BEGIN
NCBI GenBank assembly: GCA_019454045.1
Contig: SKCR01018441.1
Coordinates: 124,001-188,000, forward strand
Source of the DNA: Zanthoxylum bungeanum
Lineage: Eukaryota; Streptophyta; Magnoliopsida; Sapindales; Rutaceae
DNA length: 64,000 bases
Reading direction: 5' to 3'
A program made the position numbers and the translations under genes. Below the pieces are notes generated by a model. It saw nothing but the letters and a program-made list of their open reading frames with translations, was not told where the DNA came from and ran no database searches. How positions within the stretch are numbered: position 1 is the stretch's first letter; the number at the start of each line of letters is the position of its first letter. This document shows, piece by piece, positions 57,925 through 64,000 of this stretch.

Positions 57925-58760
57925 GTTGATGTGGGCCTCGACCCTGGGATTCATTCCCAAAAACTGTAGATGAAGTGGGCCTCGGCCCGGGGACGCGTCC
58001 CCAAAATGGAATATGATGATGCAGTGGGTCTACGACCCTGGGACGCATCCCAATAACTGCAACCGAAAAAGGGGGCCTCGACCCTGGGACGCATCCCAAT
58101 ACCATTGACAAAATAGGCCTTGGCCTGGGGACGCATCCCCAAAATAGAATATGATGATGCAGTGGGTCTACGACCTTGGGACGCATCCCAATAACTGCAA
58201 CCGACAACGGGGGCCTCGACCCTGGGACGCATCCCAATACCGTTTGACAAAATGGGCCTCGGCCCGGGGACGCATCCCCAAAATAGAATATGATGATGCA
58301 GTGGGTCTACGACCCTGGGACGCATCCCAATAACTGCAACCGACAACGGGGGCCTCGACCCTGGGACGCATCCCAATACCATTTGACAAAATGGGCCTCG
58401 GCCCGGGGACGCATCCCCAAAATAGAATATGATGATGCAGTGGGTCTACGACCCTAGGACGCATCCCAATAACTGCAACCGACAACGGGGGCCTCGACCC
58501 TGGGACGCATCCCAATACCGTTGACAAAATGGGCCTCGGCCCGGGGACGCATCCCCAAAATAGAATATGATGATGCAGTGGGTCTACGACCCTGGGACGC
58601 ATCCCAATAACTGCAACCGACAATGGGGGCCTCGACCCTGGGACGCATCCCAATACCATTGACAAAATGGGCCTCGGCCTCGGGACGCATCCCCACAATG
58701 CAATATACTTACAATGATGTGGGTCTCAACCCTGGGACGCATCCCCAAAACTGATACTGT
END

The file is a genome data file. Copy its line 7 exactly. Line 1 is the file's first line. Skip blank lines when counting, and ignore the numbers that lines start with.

Reading direction: 5' to 3'